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Erfahrungsbildung von Verkehrsteilnehmern

Echterhoff, Wilfried


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Freie Schlagwörter (Deutsch): Entwicklung , Erfahrung (menschl) , Verhalten , Verkehrsteilnehmer
Freie Schlagwörter (Englisch): Behaviour , Development , Experience (human) , Road user
Collection: BASt-Beiträge / ITRD Sachgebiete / 83 Unfall und Mensch
Institut: Abteilung Verhalten und Sicherheit im Verkehr
DDC-Sachgruppe: Psychologie
Dokumentart: Buch (Monographie)
Schriftenreihe: Forschungsberichte der Bundesanstalt für Straßenwesen
Bandnummer: 254
Sprache: Deutsch
Erstellungsjahr: 1992
Publikationsdatum: 28.05.2015
Kurzfassung auf Deutsch: Die Arbeit versteht Erfahrungsbildung als kognitive und motivationale Auseinandersetzung eines Individuums mit den Gegebenheiten seiner Welt und mit sich selbst. Erfahrungsbildung wird hierbei als Prozess mit Entwicklung neuer Handlungsmöglichkeiten dargestellt. Der Begriff der Erfahrung dagegen wird als Ergebnis des Erfahrens verstanden. Es werden Prozessformen, externale und internale Bedingungen von Erfahrungsbildung an acht Beispielen beschrieben: Durch Argumente und Hinweise anderer, aufgrund von Zwang und vermeintlicher Unabänderlichkeit, als Folge von Gewöhnung und Geschehenlassen, wegen einer Belohnung, durch Reflexion, durch Übernahme von Modell-Verhalten sowie durch sozialen Vergleich, wegen Furcht und Leidensdruck und schließlich durch subjektive Erklärung von Ereignissen. Die vorgestellten Beispiele von Erfahrungsbildung werden theoretisch und empirisch fundiert.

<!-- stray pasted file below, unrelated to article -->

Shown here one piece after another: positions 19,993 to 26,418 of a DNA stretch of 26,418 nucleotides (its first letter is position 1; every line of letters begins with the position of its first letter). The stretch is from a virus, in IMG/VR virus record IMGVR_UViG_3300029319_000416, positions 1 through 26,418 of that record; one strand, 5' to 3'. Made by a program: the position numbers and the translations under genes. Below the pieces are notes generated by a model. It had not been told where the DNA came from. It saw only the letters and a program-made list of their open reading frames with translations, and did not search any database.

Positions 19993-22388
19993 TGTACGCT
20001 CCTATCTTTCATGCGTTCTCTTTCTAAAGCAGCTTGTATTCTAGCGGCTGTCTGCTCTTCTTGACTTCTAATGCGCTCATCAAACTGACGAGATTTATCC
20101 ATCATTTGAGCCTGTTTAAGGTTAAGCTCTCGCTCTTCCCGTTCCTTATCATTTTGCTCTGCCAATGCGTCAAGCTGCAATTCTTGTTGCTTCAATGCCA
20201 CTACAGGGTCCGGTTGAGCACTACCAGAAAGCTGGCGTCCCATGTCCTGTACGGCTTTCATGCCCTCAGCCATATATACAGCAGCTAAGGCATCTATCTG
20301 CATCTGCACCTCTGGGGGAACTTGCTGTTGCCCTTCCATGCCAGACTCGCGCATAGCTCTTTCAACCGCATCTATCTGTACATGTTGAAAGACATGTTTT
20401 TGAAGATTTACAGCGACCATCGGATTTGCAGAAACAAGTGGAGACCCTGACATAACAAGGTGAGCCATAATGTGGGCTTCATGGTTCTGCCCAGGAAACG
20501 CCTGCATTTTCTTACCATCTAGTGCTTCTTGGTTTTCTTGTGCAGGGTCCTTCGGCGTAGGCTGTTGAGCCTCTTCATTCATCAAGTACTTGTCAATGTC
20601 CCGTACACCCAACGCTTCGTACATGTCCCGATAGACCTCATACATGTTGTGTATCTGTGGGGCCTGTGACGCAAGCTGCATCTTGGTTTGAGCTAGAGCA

Kurzfassung auf Englisch: Understanding and also organizing the taking of influence on road user behaviour in accordance with the basic concept of the traditional teacher-pupil relationship can consider only part of the conditions leading to behavioural modification, for in road traffic other conditions apply than the ones in a formal place of learning. In addition, it has to be kept in mind that learning by comprehension is one of the most difficult forms of learning and hardly conceivable of success in informal conditions. The objective of this paper is using the term 'experience' for the problems encountered in road traffic. Shaping experience is understood as an individual's cognitive and motivational grappling with his/her world's conditions and with him/herself. The concept presented of shaping experience considers more consequently than does the cognitively oriented learning concept the effects of interpreting evaluative conditions on changes in the readiness for action. Shaping experience is a process in which new possibilities of action are developed; it can also be referred to as process of experiencing. In contrast to that, the term 'experience' means the result of shaping experience. In addition, the paper describes forms of processes as well as external and internal conditions of shaping experience. Eight examples are examined. In these examples, experience is shaped - by arguments and hints given by others, - by coercion and the assumption of inevitability - as a consequence of habits and letting things go, - by reflexion, - by the adoption of model behaviour and social comparison, - because of fear and suffering, or - by subjectively explaining events. The examples given are theoretically and empirically well-founded. If a road safety action aims at a change in attitudes, the attitudes addressed are assumed to be somehow responsible for causing the action. It is not known, however, if traffic-related attitudes ever were checked with respect to their causal explanation value. In the majority of such attitudes, however, it is probably doubtful that it is explicative constructs we are dealing with. It can be made clear that road user experience is mainly shaped informally and based on specific events. It is in the complexity of road traffic in industrial nations-- where road user interactions hardly ever cease--that processes of shaping experience dominate which might be accessed best in a sociopsychological approach. Thus far, however, this has been neglected. The state of the art does not provide any safe parameters to build upon in order to assess the magnitude of the effects attained by road safety programmes to influence behaviour. However, the general problem of judging effects might be eliminated by planning and evaluation measures oriented toward criteria. Even though the concept of shaping experience had been developed based mainly on behaviour in road traffic, it certainly would be applicable to other spheres of life as well because road traffic cannot claim occupying a special position despite the specific risks it entails.